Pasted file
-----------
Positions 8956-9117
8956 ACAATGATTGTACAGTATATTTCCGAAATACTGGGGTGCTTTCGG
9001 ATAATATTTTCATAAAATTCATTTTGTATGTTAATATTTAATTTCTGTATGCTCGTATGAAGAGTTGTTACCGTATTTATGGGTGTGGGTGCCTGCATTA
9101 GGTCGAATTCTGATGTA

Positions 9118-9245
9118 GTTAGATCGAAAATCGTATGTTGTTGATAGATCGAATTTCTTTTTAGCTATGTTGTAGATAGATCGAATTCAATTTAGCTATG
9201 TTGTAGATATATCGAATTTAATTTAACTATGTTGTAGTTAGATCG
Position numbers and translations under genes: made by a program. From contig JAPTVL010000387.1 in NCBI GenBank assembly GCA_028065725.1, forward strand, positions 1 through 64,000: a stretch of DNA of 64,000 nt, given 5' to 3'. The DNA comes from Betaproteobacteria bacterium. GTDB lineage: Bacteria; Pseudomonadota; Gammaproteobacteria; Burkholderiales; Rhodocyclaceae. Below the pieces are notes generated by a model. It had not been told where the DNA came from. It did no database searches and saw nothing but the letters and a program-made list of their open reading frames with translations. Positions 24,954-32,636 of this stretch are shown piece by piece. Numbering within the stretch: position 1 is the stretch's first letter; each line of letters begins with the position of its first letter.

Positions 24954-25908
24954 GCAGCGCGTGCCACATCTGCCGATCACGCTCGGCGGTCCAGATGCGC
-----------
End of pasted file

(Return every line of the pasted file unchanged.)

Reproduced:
Positions 8956-9117
8956 ACAATGATTGTACAGTATATTTCCGAAATACTGGGGTGCTTTCGG
9001 ATAATATTTTCATAAAATTCATTTTGTATGTTAATATTTAATTTCTGTATGCTCGTATGAAGAGTTGTTACCGTATTTATGGGTGTGGGTGCCTGCATTA
9101 GGTCGAATTCTGATGTA

Positions 9118-9245
9118 GTTAGATCGAAAATCGTATGTTGTTGATAGATCGAATTTCTTTTTAGCTATGTTGTAGATAGATCGAATTCAATTTAGCTATG
9201 TTGTAGATATATCGAATTTAATTTAACTATGTTGTAGTTAGATCG
Position numbers and translations under genes: made by a program. From contig JAPTVL010000387.1 in NCBI GenBank assembly GCA_028065725.1, forward strand, positions 1 through 64,000: a stretch of DNA of 64,000 nt, given 5' to 3'. The DNA comes from Betaproteobacteria bacterium. GTDB lineage: Bacteria; Pseudomonadota; Gammaproteobacteria; Burkholderiales; Rhodocyclaceae. Below the pieces are notes generated by a model. It had not been told where the DNA came from. It did no database searches and saw nothing but the letters and a program-made list of their open reading frames with translations. Positions 24,954-32,636 of this stretch are shown piece by piece. Numbering within the stretch: position 1 is the stretch's first letter; each line of letters begins with the position of its first letter.

Positions 24954-25908
24954 GCAGCGCGTGCCACATCTGCCGATCACGCTCGGCGGTCCAGATGCGC